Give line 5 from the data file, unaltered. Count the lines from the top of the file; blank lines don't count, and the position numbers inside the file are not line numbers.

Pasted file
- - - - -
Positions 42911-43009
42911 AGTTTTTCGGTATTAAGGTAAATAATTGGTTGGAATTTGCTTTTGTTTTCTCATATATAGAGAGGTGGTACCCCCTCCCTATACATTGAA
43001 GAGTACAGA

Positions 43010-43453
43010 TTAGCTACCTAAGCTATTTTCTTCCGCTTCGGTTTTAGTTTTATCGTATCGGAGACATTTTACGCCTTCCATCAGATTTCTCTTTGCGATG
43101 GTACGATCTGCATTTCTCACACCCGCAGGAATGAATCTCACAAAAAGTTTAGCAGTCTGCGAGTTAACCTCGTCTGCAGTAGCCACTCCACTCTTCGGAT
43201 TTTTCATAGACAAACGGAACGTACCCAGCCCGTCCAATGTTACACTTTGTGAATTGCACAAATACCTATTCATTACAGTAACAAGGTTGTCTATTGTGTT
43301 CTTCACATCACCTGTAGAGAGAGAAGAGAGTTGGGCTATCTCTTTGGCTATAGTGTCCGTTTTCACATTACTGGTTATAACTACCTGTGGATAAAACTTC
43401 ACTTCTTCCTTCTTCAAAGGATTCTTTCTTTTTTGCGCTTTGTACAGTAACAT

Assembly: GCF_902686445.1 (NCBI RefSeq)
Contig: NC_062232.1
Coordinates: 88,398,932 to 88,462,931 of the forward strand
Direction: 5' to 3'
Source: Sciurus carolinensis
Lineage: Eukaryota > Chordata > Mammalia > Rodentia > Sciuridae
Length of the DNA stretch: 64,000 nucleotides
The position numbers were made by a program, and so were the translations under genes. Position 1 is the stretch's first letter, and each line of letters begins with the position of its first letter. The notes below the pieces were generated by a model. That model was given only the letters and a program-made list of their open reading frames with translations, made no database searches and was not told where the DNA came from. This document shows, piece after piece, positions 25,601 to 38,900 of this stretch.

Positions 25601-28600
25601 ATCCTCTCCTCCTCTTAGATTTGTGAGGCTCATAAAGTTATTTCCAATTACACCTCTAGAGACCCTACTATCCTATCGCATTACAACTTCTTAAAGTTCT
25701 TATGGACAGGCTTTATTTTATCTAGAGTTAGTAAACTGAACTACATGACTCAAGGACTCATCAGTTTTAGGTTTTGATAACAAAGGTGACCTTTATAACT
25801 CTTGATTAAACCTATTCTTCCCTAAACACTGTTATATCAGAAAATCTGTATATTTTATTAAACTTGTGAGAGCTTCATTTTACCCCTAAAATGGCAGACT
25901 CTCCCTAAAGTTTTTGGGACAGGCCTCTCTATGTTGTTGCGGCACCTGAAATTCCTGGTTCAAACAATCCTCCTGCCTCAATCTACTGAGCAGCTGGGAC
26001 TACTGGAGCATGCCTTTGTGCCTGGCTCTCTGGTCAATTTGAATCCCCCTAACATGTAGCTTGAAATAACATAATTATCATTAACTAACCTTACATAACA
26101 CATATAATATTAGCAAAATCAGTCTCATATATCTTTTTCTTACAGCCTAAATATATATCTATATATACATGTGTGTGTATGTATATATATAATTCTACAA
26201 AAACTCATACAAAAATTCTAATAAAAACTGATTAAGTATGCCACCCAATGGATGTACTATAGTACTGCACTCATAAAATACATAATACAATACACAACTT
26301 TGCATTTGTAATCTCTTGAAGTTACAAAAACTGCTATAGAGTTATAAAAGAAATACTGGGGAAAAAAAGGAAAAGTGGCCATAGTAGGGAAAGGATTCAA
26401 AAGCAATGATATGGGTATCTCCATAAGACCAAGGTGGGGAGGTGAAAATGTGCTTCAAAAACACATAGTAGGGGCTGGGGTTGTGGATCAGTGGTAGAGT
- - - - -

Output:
43010 TTAGCTACCTAAGCTATTTTCTTCCGCTTCGGTTTTAGTTTTATCGTATCGGAGACATTTTACGCCTTCCATCAGATTTCTCTTTGCGATG